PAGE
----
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Cognitive Impairment in Parkinson's Disease: Understanding the Research

September 27, 2022Neelem Sheikh

Parkinson’s disease is a neurodegenerative disease that occurs when dopaminergic neurons in the substantia nigra stop working or die, resulting in a lack of dopamine, a chemical that coordinates movement and motor control. 

While Parkinson’s disease is considered a movement disorder, it is also associated with a diverse range of non-motor symptoms. Cognitive impairment in Parkinson’s disease is a common non-motor complication that can impact daily functioning, the course of treatment, and the required level of patient care.

In this article, we will discuss common cognitive changes in Parkinson’s disease patients, proposed causes of cognitive impairment, and methods for evaluating cognitive changes throughout the disease course to inform patient treatment and care.

Cognitive Impairment in Parkinson’s Disease

There is increased recognition that mild cognitive changes may be present at the time of Parkinson’s disease diagnosis or possibly early in the disease course. According to the Parkinson’s Foundation, approximately 50% of people with Parkinson’s disease will experience some form of cognitive impairment. While not all cases of cognitive impairment in Parkinson’s disease will lead to a dementia diagnosis, it is crucial to understand and recognize cognitive changes.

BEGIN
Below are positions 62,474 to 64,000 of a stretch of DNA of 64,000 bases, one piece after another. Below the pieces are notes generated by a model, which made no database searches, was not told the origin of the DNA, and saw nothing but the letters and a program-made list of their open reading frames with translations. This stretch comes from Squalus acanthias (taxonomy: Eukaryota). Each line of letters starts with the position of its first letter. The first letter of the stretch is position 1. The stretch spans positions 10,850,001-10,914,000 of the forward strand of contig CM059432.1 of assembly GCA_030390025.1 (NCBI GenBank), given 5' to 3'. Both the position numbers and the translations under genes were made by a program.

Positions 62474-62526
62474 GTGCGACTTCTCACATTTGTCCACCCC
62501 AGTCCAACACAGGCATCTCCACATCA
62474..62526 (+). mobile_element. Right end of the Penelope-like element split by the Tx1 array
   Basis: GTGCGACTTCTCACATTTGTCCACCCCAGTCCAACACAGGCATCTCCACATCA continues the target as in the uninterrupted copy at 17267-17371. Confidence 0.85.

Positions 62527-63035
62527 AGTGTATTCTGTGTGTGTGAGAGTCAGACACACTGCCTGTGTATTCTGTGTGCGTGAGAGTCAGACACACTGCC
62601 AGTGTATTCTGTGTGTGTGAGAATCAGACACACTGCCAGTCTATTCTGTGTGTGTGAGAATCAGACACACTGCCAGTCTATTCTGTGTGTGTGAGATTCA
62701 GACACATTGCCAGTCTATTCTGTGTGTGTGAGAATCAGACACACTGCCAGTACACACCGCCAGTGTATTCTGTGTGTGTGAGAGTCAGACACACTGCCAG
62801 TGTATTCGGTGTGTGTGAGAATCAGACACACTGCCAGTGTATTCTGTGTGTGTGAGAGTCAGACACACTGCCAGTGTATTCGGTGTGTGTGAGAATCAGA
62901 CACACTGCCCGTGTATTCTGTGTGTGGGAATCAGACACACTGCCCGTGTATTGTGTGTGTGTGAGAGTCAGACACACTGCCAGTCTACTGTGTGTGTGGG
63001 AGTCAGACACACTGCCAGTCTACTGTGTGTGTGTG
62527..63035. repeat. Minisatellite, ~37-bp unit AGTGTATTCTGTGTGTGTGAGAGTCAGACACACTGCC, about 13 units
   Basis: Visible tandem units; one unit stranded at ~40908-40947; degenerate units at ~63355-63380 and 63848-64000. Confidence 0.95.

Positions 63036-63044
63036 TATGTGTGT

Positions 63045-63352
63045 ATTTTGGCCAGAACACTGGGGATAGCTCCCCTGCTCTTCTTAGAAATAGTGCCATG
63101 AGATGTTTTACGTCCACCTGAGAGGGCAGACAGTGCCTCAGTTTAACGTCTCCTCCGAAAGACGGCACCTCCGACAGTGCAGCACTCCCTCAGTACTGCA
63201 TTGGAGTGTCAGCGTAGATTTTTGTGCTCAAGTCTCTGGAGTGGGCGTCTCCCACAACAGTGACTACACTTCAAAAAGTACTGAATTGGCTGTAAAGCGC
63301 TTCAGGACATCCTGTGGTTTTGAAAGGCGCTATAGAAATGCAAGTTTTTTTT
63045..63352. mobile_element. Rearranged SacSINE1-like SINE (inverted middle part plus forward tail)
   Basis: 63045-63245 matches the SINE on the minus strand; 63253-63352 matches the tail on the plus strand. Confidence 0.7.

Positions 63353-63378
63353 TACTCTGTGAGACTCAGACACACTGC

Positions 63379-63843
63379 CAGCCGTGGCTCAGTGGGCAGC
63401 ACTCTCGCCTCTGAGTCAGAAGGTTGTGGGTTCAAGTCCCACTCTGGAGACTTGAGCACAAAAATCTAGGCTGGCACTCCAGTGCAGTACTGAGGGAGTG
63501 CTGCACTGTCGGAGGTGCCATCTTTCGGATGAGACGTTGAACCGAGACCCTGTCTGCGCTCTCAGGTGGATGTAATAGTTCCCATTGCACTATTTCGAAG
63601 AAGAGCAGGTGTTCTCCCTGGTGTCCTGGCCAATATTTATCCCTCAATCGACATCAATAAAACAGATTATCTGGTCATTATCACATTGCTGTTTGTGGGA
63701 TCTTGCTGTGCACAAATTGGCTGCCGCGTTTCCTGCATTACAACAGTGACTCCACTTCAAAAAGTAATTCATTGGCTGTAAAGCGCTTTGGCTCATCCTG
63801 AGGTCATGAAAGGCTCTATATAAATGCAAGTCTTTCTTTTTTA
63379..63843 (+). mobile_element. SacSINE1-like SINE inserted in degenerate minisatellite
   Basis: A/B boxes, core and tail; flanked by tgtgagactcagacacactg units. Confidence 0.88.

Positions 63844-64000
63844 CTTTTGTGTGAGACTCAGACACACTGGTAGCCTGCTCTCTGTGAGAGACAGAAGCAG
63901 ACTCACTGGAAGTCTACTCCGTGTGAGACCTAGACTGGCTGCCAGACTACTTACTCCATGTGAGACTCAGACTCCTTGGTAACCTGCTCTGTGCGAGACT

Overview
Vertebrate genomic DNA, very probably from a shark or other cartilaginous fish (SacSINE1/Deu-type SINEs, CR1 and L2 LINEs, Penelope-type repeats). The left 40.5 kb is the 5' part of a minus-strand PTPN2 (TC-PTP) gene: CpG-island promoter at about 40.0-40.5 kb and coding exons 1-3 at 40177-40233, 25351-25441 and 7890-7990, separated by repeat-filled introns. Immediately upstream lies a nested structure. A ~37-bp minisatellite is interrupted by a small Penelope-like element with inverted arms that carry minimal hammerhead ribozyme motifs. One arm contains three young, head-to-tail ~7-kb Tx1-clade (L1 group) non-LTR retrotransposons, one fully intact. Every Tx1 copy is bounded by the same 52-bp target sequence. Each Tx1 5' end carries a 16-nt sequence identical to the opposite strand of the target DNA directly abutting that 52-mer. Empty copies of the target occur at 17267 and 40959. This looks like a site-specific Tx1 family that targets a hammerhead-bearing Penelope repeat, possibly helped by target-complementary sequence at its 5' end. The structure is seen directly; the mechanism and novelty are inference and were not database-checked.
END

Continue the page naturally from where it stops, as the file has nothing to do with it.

Researchers have identified several cognitive domains commonly impacted in Parkinson’s disease. While affected domains may be limited to one or two early in the disease continuum, and the severity of impairment may vary from patient to patient, the following domains and subdomains of cognitive function are most often affected.

Complex Attention

Complex attention is our ability to focus on multiple things at once and our ability to choose what to pay attention to and what to ignore. Aspects or subdomains of complex attention that may be impacted in Parkinson’s disease include:

  • Cognitive processing speed: Cognitive processing speed refers to the rate at which relatively simple perceptual and automatic cognitive operations can be carried out.
  • Sustained attention: Sustained attention refers to the ability to focus on an activity or stimulus over extended periods of time.
  • Selective attention: Selective attention is the process of focusing on a particular input or stimuli while suppressing irrelevant or distracting information.
  • Divided attention: Divided attention refers to the ability to pay attention to multiple tasks or ideas at the same time.

Individuals with Parkinson’s disease may have delayed responses to verbal and/or behavioral stimuli, have difficulty retrieving information, or may take longer to complete tasks. They may have increased difficulty performing complex tasks that require them to sustain or shift their attention.

Executive Function